The Depletion of Easily Accessible and High Quality Deposits Makes Smarter Mining Critical for The Remaining Deposits
Centuries of mining has resulted in the depletion of the most lucrative ore deposits. Yet global demand for those same ores is increasing. Optimizing ore extraction efficiencies is critical for continuing mine viability and profitability. A perfect example of this is phosphate rock. Phosphate rock is used to make fertilizer for agriculture and the demand for affordable fertilizer is increasing as the population of the earth grows exponentially.
Continuing innovation and technological advancements are critical to maintaining the availability and pricing of minerals as easily accessible and high quality ore deposits are exhausted.
After decades of mining, the easiest and best phosphate sources are being used up. While experts estimate we have 300-400 years of phosphate reserves left to mine they are increasingly difficult to reach and often of a poorer quality.
The quality and accessibility of currently available phosphate rock reserves are declining, and the costs to mine, refine, store, and transport them are rising. Columbia University
Now, only 5 countries control 90% of the world's phosphate, and 1 country, Morocco, controls 85% of it. It is estimated that the US has only 25 years of phosphate rock left, and what is available is beset by environmental and regulatory hurdles. Phosphate is not unique, many of the world's most critical ores, minerals, and metals are experiencing this trend.
The solution to this problem? Mine more efficiently.
If you have to mine harder then mine smarter. Increase efficiency in the location and extraction phases and it is possible to increase yields by up to 30% or 40%. Columbia University.
How to Increase Extraction Efficiency?
1. Map Before You Blast
Technology is making it easier than ever to know where deposits are before even breaking ground. While traditionally done with core samples, two growing technologies provide instant data on what is located underground and where.
Hyperspectral Imaging with Mapping Analytics
Using hyperspectral imaging, a drone can fly over a site and "see" through the surface to locate the desired ore while still in the ground. This data is sent to an analytics platform like Strayos which uses Artificial Intelligence to create subsurface mapping of the deposit so you can plan your mine and your blast before even breaking ground.
Smart Drills with Measure While Drilling Analytics.
Smart drills send the data they encounter while drilling instantly to a platform like Strayos which takes that data and creates 3D interactive models that the driller and blaster can use in real time to adjust drill plans as needed and to plan future drilling. Smart drills can measure speed, location, rock density, burden, and much more. For a case study by Komatsu on how their smart drills can benefit fragmentation results, go here.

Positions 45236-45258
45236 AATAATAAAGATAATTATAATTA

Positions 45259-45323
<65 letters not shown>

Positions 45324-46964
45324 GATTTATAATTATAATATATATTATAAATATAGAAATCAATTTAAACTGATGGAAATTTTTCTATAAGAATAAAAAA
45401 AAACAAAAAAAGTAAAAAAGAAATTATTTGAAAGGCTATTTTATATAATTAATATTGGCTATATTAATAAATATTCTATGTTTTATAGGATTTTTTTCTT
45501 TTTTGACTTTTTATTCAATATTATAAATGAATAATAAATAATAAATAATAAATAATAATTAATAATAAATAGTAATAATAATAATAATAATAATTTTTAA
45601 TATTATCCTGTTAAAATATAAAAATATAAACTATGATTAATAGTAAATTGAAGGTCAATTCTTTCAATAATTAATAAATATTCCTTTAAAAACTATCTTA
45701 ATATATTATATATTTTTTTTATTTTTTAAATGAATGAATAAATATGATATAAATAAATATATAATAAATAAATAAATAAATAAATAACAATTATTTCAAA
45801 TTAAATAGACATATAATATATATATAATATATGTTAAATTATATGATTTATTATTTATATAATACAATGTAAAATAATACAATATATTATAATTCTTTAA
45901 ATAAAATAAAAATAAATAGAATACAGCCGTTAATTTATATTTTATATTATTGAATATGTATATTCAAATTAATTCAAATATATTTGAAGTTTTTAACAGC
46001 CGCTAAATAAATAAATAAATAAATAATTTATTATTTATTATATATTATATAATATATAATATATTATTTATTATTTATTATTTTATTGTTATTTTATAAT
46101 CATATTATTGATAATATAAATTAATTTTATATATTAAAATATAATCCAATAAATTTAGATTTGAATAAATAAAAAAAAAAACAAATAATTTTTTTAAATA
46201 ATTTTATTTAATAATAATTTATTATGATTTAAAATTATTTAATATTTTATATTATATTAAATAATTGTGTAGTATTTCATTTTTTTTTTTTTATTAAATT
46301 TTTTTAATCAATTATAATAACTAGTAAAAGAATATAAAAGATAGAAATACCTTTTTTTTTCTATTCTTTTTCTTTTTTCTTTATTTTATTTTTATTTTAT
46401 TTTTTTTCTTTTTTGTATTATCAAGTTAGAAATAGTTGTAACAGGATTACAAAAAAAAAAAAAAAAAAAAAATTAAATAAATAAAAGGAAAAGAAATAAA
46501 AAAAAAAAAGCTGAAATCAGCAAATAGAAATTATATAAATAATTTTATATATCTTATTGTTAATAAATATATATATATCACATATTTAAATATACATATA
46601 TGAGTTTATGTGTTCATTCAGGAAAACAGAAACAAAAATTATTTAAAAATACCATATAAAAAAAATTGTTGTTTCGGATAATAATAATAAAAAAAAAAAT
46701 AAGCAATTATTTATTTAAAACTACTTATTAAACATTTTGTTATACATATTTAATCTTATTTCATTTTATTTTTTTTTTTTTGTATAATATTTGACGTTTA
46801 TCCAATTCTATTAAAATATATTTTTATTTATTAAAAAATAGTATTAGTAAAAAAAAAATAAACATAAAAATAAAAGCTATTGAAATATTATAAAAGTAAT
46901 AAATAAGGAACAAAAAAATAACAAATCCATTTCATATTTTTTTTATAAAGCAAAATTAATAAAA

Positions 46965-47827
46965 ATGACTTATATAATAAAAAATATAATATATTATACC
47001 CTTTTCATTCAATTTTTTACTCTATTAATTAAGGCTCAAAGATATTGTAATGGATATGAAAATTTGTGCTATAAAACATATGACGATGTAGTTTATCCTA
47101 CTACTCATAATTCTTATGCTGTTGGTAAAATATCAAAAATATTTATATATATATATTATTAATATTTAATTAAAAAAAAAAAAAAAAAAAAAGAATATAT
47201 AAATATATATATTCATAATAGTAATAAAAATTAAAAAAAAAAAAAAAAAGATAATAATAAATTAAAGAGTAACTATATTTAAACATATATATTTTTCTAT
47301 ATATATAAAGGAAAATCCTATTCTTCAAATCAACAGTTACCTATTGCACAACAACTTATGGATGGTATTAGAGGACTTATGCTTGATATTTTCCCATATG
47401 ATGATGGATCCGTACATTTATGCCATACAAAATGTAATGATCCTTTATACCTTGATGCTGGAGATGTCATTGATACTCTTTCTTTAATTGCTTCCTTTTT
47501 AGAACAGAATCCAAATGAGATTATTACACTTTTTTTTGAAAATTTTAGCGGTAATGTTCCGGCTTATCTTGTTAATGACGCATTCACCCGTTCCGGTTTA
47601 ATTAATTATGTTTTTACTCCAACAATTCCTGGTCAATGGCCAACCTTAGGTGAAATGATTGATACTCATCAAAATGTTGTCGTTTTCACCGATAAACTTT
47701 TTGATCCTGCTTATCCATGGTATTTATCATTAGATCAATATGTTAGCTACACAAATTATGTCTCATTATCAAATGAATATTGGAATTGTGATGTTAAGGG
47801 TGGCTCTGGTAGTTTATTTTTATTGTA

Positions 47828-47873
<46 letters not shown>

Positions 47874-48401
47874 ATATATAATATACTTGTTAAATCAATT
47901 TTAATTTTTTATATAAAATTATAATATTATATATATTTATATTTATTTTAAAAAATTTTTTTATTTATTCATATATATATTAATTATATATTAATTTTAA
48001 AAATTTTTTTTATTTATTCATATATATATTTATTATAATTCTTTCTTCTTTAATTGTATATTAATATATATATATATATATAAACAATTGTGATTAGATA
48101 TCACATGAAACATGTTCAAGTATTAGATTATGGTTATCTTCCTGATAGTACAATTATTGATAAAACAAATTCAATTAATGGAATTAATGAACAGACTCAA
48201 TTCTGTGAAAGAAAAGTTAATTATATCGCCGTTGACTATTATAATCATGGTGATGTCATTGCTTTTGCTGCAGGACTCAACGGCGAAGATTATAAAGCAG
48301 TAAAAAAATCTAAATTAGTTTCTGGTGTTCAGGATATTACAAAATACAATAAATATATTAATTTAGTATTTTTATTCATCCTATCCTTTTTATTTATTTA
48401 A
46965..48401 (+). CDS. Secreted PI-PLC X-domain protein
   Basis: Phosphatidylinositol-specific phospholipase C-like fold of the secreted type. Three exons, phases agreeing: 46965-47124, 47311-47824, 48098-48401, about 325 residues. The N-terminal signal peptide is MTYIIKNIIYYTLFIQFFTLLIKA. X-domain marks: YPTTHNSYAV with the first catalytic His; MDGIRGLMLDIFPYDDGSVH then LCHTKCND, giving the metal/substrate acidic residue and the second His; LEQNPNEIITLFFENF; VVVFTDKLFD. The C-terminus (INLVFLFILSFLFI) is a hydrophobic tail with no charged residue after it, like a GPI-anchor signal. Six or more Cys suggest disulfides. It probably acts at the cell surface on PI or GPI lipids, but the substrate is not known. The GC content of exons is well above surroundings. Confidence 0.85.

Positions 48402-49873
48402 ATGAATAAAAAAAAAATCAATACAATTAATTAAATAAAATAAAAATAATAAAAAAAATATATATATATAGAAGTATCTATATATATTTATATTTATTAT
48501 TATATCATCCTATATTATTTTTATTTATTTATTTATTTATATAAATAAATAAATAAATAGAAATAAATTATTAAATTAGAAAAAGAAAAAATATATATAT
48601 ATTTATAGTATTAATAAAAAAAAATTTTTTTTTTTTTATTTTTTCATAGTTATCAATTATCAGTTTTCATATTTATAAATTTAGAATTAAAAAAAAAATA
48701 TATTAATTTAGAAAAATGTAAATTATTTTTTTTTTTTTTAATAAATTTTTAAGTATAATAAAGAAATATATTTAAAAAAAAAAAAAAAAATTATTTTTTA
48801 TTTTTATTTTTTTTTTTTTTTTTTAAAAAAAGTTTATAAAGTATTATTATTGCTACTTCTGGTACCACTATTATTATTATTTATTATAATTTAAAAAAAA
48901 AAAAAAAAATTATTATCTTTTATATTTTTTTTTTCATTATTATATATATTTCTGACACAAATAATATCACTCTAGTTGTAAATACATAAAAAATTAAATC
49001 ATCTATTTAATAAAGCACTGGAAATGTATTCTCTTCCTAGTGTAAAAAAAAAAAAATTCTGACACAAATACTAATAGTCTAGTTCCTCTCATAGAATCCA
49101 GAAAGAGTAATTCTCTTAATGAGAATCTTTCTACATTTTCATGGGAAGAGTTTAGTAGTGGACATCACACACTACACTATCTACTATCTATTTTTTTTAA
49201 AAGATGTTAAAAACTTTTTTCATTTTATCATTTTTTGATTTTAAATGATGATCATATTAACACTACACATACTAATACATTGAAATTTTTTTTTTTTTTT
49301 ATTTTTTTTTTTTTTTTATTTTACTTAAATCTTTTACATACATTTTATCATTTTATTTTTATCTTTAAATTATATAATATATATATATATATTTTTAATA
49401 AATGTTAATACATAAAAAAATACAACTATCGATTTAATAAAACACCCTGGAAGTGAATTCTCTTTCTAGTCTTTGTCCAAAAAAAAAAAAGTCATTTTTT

2. Blast Optimization
- Pre- Blast Modeling
Strayos' pre-blast 3D models take data gathered by drones, smart drills, cameras, and satellites and generates a 3D interactive model that calculates burden and blast pattern. Blasters can test hypothetical blast designs before detonation to determine optimal layout, depth, and explosive amount for the most efficient blast possible. For cast blasting, Strayos' model can maximize earth movement to best uncover the sought after deposit, move the overburden to the desired location, and reduce the amount of additional machine work required to move the remaining overburden. Utilizing this technology reduces overuse of explosives, wasteful unwanted rock generation, and poor quality fragmentation that requires additional processing.
- Fragmentation Prediction
Strayos' platform further predicts the rock fragmentation expected from each theoretical blast. Proper fragmentation allows for better access to the ore as well as reduction of excess rock waste and processing by-products.
- Precision Blasting
AI and modeling allow for precision blasting that separates external dilutions from quality ore deposits pre-processing.
Turning Resources Into Reserves
Phosphate mining in Florida is generally stopped at the dolomite layer at the bottom of the phosphate bearing unit. There may be several meters of phosphate rock deposits that are not currently being mined because of the magnesium contained in dolomite. Strayos' advanced technologies such as pre-blast modeling and fragmentation prediction could be used to maximize the recovery of this currently untapped and abandoned valuable resource thus increasing the phosphate yield without increasing the environmental disruption.
Better extraction methods create better yields. As ore deposits become increasingly depleted and of lower quality, mines must become more efficient at accessing the remaining ore in order to maintain profitability while keeping commodity costs low enough to feed demand.
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